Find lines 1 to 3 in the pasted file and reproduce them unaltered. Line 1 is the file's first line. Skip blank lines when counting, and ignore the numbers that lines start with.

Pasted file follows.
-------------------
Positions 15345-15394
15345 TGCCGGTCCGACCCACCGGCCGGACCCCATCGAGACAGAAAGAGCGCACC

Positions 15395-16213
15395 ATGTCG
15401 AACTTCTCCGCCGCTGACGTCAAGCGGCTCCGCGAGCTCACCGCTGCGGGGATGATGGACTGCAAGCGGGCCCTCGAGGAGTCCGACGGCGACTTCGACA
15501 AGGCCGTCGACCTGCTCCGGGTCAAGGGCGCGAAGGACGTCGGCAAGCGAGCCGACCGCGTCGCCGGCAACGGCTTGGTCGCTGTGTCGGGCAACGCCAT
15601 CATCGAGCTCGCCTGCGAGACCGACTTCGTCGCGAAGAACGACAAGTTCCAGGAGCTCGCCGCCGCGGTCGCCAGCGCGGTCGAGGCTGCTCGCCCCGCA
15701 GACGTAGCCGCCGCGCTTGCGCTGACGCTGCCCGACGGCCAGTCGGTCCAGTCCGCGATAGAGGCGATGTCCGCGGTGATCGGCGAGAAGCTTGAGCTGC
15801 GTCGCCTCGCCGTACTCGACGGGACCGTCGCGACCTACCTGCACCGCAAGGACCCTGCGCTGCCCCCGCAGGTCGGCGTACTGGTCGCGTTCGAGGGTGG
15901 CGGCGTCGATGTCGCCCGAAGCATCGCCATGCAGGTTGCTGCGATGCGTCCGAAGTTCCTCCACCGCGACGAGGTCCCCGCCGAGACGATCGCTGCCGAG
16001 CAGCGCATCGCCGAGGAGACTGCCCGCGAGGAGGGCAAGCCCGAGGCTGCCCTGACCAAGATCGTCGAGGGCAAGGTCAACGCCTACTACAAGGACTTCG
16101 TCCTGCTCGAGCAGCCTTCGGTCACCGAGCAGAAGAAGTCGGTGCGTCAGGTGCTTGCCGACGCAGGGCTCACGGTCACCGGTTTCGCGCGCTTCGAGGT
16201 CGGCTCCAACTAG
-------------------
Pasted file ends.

Positions 15345-15394
15345 TGCCGGTCCGACCCACCGGCCGGACCCCATCGAGACAGAAAGAGCGCACC

Positions 15395-16213